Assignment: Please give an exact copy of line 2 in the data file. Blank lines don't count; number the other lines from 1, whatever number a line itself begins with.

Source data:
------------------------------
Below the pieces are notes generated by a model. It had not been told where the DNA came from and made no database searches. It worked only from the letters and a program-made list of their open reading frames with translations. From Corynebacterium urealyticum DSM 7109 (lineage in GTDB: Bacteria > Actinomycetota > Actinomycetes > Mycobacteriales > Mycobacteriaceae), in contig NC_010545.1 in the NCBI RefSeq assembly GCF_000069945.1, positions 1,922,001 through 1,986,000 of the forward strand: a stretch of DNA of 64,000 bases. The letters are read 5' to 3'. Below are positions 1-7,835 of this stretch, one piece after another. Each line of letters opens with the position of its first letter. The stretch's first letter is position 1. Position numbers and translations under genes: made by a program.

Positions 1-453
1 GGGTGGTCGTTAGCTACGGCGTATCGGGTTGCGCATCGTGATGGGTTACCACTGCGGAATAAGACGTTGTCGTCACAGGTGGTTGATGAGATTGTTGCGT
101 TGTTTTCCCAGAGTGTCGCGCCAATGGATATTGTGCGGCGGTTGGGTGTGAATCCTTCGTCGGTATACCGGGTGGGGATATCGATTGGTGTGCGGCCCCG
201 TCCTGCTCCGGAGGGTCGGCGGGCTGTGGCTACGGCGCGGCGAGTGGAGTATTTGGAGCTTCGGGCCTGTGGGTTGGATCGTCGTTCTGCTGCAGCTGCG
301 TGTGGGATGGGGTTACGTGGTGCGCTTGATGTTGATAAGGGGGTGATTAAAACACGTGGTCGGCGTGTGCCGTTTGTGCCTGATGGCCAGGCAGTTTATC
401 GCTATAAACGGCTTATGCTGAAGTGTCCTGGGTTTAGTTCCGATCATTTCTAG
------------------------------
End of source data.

Positions 1-453